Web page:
Saturday, the summer solstice, brought two new goslings into the goose pen.

Their names? Summer and Solstice.

My old goose Susie Q, one of only two remaining from my original flock, hatched out the babes, and while Finny and Shamus are baby-sitting for the two little ones, she’s trying to hatch out another.

It’s always a joy to me to see nature do what it does when little geese hatch out of those great big eggs.

I knew something was up because Finny and Shamus were doing what male geese always do when a birth is impending: they post themselves outside the goose coop and keep watch.

Susie Q is one of two remaining geese from the original flock I acquired more than 10 years ago. The other is Seb, Finny and Shamus’s father, who makes his home with Dufey and her two goslings, Ossie and Gossie.


I’m in hopes that I can move the four of them into the main pen and coop at the end of the summer. But, with the hierarchy the way it is with geese, that may not be possible.

I look at my wonderful flock and think back to the original members: Seb’s brother Sam and his sister, Sally, and Susie Q’s sister, SalGal who have since died from either illness or wild critters.

SalGal, Finny and Shamus’ mother, was a really special girl. She was the smartest of the flock, and every now and then she remembered that she could fly when I tried to round everyone up from grazing and bring them back into the pen.

She hatched out most of my flock and was wonderful at caring for the babes.
It was because of her that I got my first black eye, too.

When she was sick — from what I don’t know — and still in the main goose pen, the other geese would attack her as is the way of nature when a fellow member is sick.

As I picked her up to bring her into the little pen for some peace, I thought she was too weak to whop me with her still-powerful wings. But she wasn’t.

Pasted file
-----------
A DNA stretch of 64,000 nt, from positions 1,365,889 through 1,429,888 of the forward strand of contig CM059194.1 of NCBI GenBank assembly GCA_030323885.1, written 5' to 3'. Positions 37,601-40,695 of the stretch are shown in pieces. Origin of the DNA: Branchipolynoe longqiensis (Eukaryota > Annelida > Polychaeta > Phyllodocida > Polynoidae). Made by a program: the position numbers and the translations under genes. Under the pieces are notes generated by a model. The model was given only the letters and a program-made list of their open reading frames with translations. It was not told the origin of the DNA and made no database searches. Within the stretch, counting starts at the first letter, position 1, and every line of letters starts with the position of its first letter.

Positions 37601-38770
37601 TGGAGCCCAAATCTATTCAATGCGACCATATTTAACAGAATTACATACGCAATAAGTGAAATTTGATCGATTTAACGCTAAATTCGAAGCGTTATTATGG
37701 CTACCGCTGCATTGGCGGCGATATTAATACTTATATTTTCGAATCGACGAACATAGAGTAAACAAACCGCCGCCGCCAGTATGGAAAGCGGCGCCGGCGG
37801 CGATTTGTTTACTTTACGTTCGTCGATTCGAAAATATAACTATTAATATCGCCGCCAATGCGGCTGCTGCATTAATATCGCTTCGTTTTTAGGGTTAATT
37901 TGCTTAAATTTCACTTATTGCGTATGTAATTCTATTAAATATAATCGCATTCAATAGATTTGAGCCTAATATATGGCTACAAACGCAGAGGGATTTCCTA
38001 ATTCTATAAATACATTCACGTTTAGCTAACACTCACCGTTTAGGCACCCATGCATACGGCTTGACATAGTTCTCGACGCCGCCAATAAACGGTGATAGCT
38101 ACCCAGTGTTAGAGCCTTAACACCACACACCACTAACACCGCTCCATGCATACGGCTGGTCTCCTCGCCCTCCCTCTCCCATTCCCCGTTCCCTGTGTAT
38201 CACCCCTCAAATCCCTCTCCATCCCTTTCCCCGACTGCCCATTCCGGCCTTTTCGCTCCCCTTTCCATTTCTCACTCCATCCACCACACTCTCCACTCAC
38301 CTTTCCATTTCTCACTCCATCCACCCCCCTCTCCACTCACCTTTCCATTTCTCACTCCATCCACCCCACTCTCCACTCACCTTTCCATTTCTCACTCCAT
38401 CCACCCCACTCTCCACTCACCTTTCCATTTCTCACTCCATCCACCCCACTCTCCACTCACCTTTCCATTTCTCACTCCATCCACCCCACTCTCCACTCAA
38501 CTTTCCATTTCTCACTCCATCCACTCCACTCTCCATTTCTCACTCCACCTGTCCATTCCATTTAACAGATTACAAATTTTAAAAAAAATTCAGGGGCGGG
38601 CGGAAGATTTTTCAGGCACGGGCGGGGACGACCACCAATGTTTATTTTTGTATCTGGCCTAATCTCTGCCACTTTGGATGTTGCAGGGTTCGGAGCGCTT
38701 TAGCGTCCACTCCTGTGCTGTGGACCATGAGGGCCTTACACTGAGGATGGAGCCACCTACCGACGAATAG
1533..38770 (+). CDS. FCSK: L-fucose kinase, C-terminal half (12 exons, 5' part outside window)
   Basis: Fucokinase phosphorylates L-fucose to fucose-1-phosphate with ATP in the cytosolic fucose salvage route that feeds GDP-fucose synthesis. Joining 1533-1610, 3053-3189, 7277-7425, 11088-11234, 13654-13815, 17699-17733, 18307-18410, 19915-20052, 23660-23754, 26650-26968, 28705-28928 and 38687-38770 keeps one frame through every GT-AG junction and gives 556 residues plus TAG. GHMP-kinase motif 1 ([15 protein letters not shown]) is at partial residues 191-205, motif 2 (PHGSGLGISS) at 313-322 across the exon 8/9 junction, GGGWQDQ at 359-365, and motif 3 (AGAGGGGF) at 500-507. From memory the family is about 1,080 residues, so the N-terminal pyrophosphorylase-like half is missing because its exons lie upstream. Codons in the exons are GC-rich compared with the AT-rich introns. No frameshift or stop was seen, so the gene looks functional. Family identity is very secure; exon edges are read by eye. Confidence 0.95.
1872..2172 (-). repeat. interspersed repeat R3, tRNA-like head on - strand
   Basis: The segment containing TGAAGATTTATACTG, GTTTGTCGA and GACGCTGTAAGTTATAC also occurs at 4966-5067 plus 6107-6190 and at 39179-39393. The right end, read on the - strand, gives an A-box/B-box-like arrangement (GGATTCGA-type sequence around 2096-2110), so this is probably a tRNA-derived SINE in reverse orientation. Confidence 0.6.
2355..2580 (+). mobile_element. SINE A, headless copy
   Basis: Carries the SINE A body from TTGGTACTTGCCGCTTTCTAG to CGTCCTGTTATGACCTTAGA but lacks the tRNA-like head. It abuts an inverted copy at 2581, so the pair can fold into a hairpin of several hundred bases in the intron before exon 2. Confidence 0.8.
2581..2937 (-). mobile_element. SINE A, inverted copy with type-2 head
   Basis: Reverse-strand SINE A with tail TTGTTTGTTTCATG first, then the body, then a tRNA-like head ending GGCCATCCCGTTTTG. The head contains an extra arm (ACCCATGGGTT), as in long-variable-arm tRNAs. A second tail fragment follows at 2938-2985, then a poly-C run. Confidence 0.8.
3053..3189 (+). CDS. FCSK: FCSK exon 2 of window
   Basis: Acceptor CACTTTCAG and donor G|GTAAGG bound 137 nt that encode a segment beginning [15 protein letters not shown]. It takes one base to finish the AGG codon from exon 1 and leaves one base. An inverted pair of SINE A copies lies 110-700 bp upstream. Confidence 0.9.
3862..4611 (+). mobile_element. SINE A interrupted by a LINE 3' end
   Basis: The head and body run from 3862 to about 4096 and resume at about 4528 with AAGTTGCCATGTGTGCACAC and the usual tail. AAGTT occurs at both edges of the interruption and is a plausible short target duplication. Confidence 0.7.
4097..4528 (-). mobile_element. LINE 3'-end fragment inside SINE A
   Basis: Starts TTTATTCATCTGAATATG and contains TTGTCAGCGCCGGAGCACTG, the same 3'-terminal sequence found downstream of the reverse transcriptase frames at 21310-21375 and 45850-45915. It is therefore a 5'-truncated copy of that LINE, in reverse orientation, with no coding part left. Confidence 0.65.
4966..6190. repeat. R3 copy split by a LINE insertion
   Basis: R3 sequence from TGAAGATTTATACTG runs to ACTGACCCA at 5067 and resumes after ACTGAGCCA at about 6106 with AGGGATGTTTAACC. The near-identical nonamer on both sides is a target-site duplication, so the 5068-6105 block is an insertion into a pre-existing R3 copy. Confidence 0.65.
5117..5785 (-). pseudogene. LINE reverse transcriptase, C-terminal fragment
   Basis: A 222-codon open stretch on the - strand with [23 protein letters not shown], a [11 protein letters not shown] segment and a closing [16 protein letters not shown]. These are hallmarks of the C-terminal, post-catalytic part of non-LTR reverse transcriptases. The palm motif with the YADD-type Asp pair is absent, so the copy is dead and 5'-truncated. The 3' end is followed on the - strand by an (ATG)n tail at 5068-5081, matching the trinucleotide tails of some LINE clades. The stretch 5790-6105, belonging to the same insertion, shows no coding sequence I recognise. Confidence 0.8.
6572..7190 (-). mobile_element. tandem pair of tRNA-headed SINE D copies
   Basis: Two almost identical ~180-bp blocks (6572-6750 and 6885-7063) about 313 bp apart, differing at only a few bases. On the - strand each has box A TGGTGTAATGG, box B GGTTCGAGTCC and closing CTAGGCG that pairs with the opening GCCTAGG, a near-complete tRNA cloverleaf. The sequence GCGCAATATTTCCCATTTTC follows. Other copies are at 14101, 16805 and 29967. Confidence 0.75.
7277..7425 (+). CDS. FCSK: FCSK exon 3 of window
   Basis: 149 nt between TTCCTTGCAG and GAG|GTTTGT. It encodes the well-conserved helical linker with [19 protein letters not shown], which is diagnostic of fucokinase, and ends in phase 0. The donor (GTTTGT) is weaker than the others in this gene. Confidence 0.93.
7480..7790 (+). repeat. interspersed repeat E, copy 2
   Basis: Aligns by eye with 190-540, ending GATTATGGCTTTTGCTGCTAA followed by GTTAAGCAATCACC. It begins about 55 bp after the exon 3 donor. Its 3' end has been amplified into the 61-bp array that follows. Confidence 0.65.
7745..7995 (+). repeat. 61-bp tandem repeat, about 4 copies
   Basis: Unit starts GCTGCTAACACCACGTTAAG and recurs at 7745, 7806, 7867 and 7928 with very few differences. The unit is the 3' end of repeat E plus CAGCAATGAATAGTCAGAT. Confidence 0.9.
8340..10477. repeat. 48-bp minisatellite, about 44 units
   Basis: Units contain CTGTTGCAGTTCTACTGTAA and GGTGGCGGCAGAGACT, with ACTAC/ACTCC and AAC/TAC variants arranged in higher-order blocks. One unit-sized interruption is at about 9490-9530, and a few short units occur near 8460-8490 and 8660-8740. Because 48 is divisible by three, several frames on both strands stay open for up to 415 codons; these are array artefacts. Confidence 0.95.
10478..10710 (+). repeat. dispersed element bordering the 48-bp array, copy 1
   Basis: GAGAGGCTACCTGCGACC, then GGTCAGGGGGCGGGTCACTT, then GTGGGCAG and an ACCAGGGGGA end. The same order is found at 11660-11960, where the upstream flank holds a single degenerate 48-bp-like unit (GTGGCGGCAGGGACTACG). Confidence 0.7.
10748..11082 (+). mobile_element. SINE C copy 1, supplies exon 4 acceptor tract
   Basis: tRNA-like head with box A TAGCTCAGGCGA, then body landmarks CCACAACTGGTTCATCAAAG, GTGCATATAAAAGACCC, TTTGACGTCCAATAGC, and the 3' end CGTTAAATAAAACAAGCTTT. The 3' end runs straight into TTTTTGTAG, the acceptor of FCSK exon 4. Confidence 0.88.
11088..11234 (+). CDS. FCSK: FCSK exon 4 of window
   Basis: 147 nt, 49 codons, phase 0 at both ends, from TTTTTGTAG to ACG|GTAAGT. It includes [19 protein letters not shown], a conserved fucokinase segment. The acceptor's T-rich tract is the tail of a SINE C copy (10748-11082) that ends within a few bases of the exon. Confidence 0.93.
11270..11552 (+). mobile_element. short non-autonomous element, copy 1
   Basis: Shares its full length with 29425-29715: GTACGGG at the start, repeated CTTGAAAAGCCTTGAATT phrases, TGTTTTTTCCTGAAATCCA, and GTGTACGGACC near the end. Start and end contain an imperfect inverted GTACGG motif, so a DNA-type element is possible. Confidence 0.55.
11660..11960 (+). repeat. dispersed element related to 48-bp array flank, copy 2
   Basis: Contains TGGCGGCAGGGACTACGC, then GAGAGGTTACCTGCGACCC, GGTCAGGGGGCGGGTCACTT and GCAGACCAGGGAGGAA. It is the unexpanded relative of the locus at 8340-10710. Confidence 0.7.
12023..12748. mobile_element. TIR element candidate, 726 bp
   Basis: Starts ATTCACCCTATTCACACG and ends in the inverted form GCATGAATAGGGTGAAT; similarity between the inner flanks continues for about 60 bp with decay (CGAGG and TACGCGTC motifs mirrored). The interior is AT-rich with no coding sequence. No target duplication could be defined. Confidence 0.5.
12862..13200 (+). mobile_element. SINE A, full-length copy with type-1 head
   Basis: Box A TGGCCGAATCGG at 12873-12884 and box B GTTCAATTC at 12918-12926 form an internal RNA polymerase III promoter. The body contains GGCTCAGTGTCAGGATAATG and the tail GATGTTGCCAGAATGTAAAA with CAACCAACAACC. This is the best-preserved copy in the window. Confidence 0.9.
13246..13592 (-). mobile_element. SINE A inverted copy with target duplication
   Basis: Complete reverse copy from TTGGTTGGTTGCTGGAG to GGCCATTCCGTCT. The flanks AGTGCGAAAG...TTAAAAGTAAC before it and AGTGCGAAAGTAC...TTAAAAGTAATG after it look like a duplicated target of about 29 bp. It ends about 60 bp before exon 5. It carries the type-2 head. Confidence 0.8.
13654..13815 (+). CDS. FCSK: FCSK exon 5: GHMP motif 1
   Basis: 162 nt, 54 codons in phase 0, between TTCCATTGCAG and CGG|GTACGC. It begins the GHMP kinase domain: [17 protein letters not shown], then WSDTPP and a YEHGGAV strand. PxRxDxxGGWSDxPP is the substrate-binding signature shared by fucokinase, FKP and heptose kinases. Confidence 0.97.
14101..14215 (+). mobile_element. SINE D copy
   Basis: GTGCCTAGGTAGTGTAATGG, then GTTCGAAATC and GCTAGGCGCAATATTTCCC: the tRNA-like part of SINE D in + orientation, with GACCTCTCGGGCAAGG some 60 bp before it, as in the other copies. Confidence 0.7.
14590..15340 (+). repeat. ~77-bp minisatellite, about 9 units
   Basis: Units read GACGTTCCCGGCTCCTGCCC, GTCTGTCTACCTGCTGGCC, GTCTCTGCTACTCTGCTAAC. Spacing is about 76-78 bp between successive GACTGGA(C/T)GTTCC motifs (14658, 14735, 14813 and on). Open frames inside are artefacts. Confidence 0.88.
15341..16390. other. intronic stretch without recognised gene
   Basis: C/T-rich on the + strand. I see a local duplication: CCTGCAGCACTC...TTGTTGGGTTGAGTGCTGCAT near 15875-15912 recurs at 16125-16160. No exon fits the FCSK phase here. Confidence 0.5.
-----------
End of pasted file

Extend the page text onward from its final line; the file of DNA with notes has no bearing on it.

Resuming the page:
I walked around with a black eye for days. She died that night as I sat with her, and she is buried in the pet cemetery.

Now with Summer and Solstice and Ossie and Gossie hatched this season, I look forward to watching the little ones grow and see their own distinct personalities.

Meanwhile, the flock of khaki Campbell ducks is also growing. Soon, they’ll be as big as Millie, the only adult khaki Campbell that survived a raccoon attack.

Millie continues to give us an egg a day, and by fall, the female Chocolate Drops should start laying as well.

It’s such a joy to sit on the back stoop and watch Finny and Shamus walking along with Summer and Solstice, or see how devoted Seb and Dufey are to Ossie and Gossie.

Such is the way when the members of the flock are pets.

Finny still prefers to eat out of my hand, as does Plum Blossom and Blackberry. Sammie is till sitting on a couple of eggs, in hopes of hatching out babes.

Along with the garden, and the wild birds who visit the geese and duck food, sitting out by the backdoor couldn’t be any more satisfying.

Eileen M. Adams has been raising geese for at least 10 years, and just recently began the same venture with her ducks. She may be reached at

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